Structure and Process Behind Beijing’s Policy Towards Taiwan

Part of the St Antony’s Series book series


China’s Taiwan policy-making has been under close scholarly scrutiny since the 1995–96 Taiwan Strait Crisis.1 Although a great deal is known about the structures and process of China’s foreign/Taiwan policy community, developments across the Taiwan Strait and across the Pacific continue to challenge its institutional and intellectual capacity. Indeed, no issue in China’s foreign policy agenda other than Taiwan has consumed so much attention and resources of the PRC’s foreign policy-makers, institutions and analysts. With the growing importance of the Taiwan factor in China’s economic development, in relations with the US and Japan, and in the perceived ‘creeping’ separatist move by Taiwan,2 the importance of the Taiwan issue would remain in the foreseeable future.


Foreign Affair Chinese Communist Party Policy Deliberation Taiwan Issue 16th Party 
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  1. 1.
    Recent scholarly works include Michael D. Swaine, ‘Chinese Decision-Making Regarding Taiwan, 1979–2000’, in David M. Lampton (ed.), The Making of Chinese Foreign and Security Policy in the Era of Reform, 1978–2000 (Stanford, CA.: Stanford University Press, 2001);Google Scholar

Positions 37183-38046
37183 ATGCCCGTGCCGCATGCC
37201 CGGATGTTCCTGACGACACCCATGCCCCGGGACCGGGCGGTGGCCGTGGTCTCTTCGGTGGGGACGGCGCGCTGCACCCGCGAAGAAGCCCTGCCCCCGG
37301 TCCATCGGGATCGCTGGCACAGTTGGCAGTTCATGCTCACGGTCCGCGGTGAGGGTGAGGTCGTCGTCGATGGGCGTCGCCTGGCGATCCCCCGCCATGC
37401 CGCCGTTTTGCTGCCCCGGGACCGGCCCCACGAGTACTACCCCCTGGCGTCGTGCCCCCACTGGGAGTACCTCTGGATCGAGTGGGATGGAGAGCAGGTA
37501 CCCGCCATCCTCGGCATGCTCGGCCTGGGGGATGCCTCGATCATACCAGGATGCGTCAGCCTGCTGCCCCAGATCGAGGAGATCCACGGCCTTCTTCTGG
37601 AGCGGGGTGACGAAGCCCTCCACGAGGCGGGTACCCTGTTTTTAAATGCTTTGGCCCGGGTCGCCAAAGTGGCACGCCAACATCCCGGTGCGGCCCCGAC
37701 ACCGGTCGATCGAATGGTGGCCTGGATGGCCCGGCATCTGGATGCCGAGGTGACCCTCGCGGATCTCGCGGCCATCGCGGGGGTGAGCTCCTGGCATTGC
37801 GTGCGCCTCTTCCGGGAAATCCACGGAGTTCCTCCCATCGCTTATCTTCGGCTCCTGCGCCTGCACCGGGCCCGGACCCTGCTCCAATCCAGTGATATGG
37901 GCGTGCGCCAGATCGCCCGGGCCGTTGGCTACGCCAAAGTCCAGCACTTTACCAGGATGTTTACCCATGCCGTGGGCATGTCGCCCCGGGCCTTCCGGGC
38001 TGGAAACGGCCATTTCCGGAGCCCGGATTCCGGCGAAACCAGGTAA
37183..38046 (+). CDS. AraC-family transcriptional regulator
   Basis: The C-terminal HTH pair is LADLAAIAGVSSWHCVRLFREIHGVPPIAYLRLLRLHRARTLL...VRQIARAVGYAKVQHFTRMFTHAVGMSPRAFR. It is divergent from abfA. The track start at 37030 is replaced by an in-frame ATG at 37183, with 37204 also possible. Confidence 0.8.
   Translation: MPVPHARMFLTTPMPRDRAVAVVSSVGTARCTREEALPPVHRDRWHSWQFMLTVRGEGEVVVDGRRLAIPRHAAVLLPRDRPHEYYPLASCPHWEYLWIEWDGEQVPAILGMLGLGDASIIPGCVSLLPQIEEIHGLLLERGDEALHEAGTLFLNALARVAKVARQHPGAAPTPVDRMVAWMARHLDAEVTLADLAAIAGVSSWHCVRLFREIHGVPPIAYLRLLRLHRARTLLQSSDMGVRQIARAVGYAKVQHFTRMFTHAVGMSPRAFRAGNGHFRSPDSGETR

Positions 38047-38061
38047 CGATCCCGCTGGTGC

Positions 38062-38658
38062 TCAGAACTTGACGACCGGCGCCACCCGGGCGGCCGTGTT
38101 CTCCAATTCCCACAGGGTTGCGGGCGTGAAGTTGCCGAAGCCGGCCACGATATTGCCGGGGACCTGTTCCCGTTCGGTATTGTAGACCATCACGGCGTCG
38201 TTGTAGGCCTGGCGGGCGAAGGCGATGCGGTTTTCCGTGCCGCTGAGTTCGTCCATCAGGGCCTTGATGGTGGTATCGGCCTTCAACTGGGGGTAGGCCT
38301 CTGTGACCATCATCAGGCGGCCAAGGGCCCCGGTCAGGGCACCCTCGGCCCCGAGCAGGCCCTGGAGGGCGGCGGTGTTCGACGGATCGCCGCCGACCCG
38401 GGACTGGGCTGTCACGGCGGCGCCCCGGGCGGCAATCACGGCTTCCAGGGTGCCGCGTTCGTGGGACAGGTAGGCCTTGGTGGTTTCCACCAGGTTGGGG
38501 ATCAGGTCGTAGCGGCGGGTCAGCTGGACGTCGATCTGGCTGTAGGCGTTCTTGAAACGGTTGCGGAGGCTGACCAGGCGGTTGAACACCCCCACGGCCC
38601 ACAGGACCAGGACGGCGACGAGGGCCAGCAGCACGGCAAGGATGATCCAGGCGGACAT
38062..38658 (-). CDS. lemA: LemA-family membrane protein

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    See Suisheng Zhao, ‘Changing Leadership Perceptions: The Adoption of a Coercive Strategy,’ in Suisheng Zhao (ed.), Across the Taiwan Strait: Mainland China, Taiwan, and the 1995–1996 Crisis (New York: Routledge, 1999), 99–126.Google Scholar
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© Palgrave Macmillan, a division of Macmillan Publishers Limited 2004

Authors and Affiliations

  • Bin Yu

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